The derivation and analysis of methods for initial-value problems usually assumes a fixed step size $$h$$. While the error behavior $$O(h^p)$$ is guaranteed by Theorem 6.2.7 as $$h\rightarrow 0$$, this bound comes with an unknowable constant, and it is not very useful as a guide to the numerical value of the error at any particular value of $$h$$. Furthermore, as we saw in Section 5.7 for numerical integration, in many problems a fixed step size is far from the most efficient strategy.

In response we will employ the basic strategy of Section 5.7: estimate the error and adapt the step size in order to reach an accuracy goal. Unlike the integration problem, though, the “integrand” of an IVP is dependent on the solution itself, so the details differ greatly.

## Step size prediction#

Suppose that, starting from a given value $$u_i$$ and using a step size $$h$$, we run one step of two different RK methods simultaneously: one method with order $$p$$, producing $$u_{i+1}$$, and the other method with order $$p+1$$, producing $$\tilde{u}_{i+1}$$. In most circumstances, we can expect that $$\tilde{\mathbf{u}}_{i+1}$$ is a much better approximation to the solution than $$\mathbf{u}_{i+1}$$ is. So it seems reasonable to use

$E_i(h)=|\tilde{\mathbf{u}}_{i+1} - \mathbf{u}_{i+1}|$

as an estimate of the actual local error made by the $$p$$th-order method. For a vector IVP, we would use a norm rather than an absolute value.

Now we ask: looking back, what step size should we have taken to meet an error target of size $$\epsilon$$? Let’s speculate, given the behavior of local truncation error as $$h\rightarrow 0$$, that $$E_i(h)\approx C h^{p+1}$$ for an unknown constant $$C$$. If we had used a step size $$q h$$ for some $$q>0$$, then trivially, we would expect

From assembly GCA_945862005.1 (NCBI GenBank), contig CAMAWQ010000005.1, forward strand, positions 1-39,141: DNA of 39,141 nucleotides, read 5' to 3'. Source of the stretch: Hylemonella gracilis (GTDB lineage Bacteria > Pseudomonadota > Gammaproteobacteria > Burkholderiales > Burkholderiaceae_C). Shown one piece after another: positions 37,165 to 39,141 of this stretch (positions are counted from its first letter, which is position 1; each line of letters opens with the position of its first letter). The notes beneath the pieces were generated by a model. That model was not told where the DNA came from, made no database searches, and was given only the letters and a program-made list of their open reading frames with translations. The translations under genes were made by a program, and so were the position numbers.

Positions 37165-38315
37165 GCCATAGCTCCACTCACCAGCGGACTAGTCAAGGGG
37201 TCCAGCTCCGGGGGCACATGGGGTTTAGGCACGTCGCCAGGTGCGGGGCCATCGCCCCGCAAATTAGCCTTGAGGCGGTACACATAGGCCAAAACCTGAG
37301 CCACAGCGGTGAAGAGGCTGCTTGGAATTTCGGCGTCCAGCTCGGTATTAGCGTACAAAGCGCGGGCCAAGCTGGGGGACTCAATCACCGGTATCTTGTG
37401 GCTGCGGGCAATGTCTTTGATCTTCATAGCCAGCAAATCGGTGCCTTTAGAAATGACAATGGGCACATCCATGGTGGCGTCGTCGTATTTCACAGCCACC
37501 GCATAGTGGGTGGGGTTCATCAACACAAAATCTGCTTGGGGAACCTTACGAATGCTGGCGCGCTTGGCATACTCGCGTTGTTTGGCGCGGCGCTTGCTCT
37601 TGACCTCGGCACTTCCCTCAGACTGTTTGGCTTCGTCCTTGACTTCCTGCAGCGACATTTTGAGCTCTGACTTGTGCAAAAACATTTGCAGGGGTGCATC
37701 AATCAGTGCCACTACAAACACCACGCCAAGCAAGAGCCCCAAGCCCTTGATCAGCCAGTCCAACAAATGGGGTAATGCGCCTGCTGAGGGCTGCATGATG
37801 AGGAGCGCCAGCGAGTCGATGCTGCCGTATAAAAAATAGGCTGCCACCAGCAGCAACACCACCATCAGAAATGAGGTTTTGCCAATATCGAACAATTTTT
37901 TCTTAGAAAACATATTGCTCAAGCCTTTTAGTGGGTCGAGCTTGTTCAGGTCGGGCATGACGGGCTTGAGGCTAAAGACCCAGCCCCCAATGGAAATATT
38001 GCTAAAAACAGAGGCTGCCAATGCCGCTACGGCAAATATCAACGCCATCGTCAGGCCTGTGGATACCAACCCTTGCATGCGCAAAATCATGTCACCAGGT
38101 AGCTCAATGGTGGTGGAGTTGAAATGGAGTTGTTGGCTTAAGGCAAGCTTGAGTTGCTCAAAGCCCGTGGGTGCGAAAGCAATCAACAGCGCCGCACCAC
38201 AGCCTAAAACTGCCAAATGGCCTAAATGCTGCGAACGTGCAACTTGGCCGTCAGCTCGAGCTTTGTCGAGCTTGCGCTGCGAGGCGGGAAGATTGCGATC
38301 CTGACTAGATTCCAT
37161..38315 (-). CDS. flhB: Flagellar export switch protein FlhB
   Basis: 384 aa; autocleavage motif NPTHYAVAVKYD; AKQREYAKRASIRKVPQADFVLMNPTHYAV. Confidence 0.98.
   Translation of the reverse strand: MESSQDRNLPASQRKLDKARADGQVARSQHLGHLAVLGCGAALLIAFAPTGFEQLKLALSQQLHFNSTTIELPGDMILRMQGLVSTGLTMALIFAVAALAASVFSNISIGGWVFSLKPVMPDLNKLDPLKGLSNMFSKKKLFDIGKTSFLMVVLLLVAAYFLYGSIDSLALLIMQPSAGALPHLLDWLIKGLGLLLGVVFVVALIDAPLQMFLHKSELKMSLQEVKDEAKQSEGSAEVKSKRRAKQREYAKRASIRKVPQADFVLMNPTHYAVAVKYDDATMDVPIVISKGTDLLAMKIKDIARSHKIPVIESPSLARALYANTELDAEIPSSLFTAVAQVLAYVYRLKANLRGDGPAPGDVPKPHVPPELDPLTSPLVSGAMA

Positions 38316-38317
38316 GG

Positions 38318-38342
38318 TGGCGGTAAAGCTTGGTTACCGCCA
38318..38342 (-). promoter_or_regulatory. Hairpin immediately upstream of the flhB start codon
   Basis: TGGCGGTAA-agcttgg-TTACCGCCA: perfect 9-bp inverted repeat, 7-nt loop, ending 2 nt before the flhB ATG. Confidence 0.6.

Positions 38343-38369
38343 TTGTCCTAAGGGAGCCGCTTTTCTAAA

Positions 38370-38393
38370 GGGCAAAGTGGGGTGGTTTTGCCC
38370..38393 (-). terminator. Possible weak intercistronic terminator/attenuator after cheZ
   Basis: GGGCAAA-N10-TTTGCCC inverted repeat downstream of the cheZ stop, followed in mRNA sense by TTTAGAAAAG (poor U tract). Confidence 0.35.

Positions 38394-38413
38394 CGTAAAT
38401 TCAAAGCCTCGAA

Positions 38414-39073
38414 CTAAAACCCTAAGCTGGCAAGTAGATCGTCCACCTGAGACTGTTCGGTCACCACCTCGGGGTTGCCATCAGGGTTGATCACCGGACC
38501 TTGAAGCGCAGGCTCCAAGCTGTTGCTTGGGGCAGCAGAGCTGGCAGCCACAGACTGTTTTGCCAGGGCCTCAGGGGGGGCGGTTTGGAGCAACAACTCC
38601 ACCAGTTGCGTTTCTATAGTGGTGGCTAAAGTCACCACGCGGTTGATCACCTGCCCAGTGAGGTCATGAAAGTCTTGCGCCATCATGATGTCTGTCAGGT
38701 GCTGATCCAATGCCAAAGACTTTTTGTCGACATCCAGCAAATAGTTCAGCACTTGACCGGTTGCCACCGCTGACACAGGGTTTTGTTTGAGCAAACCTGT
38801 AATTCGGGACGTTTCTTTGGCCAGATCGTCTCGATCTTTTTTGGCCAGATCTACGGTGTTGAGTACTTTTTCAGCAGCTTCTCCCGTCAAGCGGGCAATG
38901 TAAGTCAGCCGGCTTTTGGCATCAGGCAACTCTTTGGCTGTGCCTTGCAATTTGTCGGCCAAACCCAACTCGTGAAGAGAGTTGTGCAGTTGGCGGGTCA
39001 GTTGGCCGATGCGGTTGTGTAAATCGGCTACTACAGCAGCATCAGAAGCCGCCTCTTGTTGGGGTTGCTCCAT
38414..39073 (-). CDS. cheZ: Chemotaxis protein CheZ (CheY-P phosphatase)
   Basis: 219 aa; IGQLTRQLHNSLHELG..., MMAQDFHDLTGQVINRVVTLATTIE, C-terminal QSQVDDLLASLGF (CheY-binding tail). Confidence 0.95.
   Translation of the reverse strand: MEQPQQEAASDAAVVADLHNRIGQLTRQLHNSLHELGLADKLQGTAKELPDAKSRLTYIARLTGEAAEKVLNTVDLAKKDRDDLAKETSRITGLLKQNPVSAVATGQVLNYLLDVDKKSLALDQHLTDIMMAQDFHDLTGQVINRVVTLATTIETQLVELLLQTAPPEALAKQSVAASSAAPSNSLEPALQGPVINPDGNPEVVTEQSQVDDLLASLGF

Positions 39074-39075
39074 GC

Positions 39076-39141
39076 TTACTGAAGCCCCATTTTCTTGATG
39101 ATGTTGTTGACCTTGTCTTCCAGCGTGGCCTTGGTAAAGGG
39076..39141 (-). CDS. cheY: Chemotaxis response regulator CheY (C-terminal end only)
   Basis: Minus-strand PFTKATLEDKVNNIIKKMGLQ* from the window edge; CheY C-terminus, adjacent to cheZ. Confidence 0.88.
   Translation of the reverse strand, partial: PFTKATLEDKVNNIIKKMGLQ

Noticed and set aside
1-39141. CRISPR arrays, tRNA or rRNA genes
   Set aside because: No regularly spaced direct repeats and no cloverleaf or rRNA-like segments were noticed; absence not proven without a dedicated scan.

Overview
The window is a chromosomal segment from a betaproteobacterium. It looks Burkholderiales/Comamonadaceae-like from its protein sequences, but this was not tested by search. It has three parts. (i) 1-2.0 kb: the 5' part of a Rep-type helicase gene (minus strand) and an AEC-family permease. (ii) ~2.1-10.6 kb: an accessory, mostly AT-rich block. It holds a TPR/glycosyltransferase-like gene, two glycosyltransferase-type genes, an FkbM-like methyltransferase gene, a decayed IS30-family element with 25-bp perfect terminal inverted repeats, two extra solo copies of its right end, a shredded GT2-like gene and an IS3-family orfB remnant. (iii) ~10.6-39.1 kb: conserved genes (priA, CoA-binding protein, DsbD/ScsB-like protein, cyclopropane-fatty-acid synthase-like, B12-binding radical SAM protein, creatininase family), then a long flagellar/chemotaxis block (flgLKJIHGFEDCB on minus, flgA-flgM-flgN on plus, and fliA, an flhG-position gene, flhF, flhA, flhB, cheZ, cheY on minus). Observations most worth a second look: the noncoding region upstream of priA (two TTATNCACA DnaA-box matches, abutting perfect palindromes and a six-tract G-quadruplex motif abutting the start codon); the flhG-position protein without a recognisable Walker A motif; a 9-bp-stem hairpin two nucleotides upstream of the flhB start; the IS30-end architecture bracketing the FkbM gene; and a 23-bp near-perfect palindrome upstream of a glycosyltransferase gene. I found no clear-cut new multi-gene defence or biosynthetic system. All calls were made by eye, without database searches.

$E_i(qh)\approx C q^{p+1}h^{p+1}.$

Our best guess for $$q$$ would therefore be to set $$E_i(qh)\approx \epsilon$$, or

(6.5.1)#$q \approx \left(\frac{\epsilon}{E_i}\right)^{1/(p+1)}.$

Perhaps, though, we should aim to control the contribution to global error, which is closer to $$E_i(qh)/(q h)$$. Then we end up with

(6.5.2)#$q \le \left(\frac{\epsilon}{E_i}\right)^{1/p}.$

Experts have different recommendations about whether to use (6.5.1) or (6.5.2). Even though (6.5.2) appears to be more in keeping with our assumptions about global errors, modern practice seems to favor (6.5.1).

We now have an outline of an algorithm.

Algorithm 6.5.1 :  Adaptive step size for an IVP

Given a solution estimate $$u_i$$ at $$t=t_i$$, and a step size $$h$$, do the following:

1. Produce estimates $${u}_{i+1}$$ and $$\tilde{u}_{i+1}$$, and estimate the error.

2. If the error is small enough, adopt $$\tilde{u}_{i+1}$$ as the solution value at $$t=t_i+h$$, then increment $$i$$.

3. Replace $$h$$ by $$q h$$, with $$q$$ given by (6.5.1) or (6.5.2).

4. Repeat until $$t=b$$.

Many details remain unspecified at this point, but we first address step 1.

## Embedded formulas#